Save 60% on server costs with this setup

Use Varnish to speed up your high traffic website and to save more than 60% on your server

Eni Sinanaj
Nov 18, 2019 · 6 min read
HTTP requests on the web server that pass through Cloudflare

Context

Some friends of mine have created a network of websites on different topics which are visited by 5 million people monthly on average.

Everything was working fine but the server setup they had resulted in 2 issues. One was that it was not scalable. And the second issue was a bit more serious because the server provider decided out of the blue to close the account because of an allegedly terms infringement by the websites.

What we understood later is that the fixed payment (of 30€/year) was not covering the server costs at Aruba that had to work continuously for 4–5M hits a month.

After this I offered to find a suitable substitute for the server and moved it twice to some shared VPS instances and in the end decided to go with AWS or Azure. Because of issues with AWS to set up a EC2 instance near the region of my interest I chose Azure in the end.

To have the websites up and running as soon as possible I created an old-fashioned web server with Ubuntu, added certbot, php, nginx and what not and created the virtual hosts. At the same time I migrated the Wordpress instances to this new machine.

I put all the databases to an expensive Azure MySQL instance just to be sure it could handle the requests.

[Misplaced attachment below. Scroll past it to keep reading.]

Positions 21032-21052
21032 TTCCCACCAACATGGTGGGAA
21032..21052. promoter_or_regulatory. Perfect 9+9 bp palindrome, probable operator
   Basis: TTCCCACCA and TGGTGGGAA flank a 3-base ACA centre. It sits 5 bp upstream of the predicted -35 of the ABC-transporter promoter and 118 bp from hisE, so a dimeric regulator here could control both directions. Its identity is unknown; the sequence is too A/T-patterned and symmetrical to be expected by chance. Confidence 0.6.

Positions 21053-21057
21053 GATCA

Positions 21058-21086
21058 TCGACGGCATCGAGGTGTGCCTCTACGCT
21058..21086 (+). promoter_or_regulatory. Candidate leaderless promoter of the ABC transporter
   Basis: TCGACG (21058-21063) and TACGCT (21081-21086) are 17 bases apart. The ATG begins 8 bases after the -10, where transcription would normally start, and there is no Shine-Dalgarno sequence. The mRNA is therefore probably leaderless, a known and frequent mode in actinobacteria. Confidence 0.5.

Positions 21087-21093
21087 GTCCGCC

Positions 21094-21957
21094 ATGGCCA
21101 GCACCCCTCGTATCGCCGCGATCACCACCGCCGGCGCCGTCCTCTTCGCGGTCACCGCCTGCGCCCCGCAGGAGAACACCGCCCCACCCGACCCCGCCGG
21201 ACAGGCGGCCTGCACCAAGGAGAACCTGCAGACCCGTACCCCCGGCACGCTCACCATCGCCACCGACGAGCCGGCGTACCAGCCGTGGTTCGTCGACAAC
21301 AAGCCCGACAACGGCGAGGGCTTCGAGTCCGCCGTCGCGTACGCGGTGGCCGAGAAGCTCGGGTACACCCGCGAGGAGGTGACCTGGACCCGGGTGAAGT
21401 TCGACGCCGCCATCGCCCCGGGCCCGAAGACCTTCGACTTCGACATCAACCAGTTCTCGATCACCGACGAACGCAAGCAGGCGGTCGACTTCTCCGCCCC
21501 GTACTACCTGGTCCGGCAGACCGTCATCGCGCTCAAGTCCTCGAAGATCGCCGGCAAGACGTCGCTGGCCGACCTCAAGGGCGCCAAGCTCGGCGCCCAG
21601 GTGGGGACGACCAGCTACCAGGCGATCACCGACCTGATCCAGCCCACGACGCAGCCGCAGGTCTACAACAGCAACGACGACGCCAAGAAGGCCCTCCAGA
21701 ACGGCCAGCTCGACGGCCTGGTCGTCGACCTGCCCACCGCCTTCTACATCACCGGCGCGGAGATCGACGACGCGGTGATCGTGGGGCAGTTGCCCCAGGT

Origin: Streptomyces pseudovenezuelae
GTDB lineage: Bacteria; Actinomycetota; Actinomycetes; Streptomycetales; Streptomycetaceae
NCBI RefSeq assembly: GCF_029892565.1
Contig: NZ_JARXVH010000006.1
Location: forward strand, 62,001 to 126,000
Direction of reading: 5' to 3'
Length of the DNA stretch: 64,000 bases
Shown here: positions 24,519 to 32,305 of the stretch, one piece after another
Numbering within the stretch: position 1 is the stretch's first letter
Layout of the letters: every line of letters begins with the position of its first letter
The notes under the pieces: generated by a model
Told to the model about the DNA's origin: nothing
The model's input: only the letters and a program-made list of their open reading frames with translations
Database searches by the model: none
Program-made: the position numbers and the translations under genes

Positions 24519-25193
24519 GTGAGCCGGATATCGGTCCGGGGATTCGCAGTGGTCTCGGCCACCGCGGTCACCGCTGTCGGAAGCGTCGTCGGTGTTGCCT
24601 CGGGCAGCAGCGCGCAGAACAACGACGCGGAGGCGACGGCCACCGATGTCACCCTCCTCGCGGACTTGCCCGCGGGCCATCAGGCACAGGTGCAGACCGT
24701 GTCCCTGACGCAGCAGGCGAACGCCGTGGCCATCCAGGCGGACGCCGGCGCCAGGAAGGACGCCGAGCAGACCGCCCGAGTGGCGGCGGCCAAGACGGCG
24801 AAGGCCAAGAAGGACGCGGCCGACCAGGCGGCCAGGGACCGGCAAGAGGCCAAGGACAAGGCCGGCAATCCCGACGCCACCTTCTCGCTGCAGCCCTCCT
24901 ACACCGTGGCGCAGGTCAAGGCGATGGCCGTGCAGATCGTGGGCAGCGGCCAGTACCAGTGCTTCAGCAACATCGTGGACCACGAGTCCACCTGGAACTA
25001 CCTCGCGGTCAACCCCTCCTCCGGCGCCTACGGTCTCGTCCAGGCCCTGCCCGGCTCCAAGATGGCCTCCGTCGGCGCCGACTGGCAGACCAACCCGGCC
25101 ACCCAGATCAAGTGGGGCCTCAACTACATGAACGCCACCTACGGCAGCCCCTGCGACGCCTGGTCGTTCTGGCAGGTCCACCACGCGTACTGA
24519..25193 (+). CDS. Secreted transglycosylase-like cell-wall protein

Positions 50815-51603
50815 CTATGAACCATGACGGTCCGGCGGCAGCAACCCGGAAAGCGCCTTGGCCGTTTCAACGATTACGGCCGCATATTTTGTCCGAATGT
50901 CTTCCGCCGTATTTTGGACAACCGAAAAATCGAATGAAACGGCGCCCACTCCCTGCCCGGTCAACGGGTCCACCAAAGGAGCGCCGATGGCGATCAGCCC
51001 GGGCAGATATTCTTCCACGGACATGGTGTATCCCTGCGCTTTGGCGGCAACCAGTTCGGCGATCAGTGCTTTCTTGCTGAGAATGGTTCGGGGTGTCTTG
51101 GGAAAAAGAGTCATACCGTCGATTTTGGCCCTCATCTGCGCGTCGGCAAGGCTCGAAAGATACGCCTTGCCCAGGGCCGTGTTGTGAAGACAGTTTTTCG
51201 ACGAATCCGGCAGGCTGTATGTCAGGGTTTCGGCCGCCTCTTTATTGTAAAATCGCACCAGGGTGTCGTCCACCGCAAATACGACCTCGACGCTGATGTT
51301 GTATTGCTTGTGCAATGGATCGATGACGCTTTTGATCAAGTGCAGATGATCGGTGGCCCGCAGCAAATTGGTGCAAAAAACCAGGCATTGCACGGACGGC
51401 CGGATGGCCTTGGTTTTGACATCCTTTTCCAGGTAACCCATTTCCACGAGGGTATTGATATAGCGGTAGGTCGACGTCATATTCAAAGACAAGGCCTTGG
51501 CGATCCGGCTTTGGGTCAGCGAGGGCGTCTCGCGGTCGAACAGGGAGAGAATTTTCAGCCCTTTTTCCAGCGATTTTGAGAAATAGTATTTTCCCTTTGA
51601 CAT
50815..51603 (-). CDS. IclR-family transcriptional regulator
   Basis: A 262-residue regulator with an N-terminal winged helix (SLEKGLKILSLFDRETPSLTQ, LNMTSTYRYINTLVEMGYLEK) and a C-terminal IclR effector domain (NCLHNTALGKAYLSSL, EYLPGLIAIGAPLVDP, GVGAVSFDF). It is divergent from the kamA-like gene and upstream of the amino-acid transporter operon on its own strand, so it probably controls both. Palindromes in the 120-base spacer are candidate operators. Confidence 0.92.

First problem

It occurred already the first day the sites were running again. As soon as there were 800 people simultaneously on the website the server would start responding with server errors. HTTP Status Code 500

The issue wasn’t clear to me as the processing unit (Ubuntu VM) and the MySQL machine as well were using 2% of CPU’s time. Very little to not be able to serve the requests.

With some help from some friends of mine, I found out I should have increased the number of FastCGI workers. After doing that, the server was able to serve more requests at the same time.

php-fpm warming up

Second problem

Number of requests being handled by the server was not as much as expected. The server was able to handle about 1.2 thousand requests at the same time. Not sufficient for us.

First thing I did was looking for the bottleneck. Usage was fine in the database instance but it was reaching 100% on the web server. So after getting this confirmation on the Azure console, I logged into the virtual machine and executed thetop command.

The result was pretty disturbing as I had 8 cores of the processor at 100% while stresstesting the server. And 20% of the requests where failing with a 500 server error response.

Solution

Since the issue was clear, it was due to too much processing needed by WordPress to create the pages, I though of adding a different number of cache layers.

Application level caching

First cache I installed was on application level. I used the Autoptimize plugin for WordPress. It was giving a good result but I needed more. Not just that but for some yet unknown reason, it messed up with Elementor (page builder for WordPress) and our front-end developers started complaining.

However I would suggest using Autoptimize if the tools permit it because it helps a lot with speeding up your website. I used it on another WordPress installation and it helped getting an A- rating from the previous F.

Web server caching

Next was enabling caching on web server level (NGinX in my case).
For that I added in the beginning of my server file in sites-enabled:

fastcgi_cache_path /etc/nginx/cache levels=1:2 keys_zone=ONLYO:500m inactive=30m;fastcgi_cache_key “$scheme$request_method$host$request_uri”;fastcgi_cache_use_stale error timeout invalid_header http_500;fastcgi_ignore_headers Cache-Control Expires Set-Cookie;

Next part was inside the server block adding the following conditions to disable caching for POST requests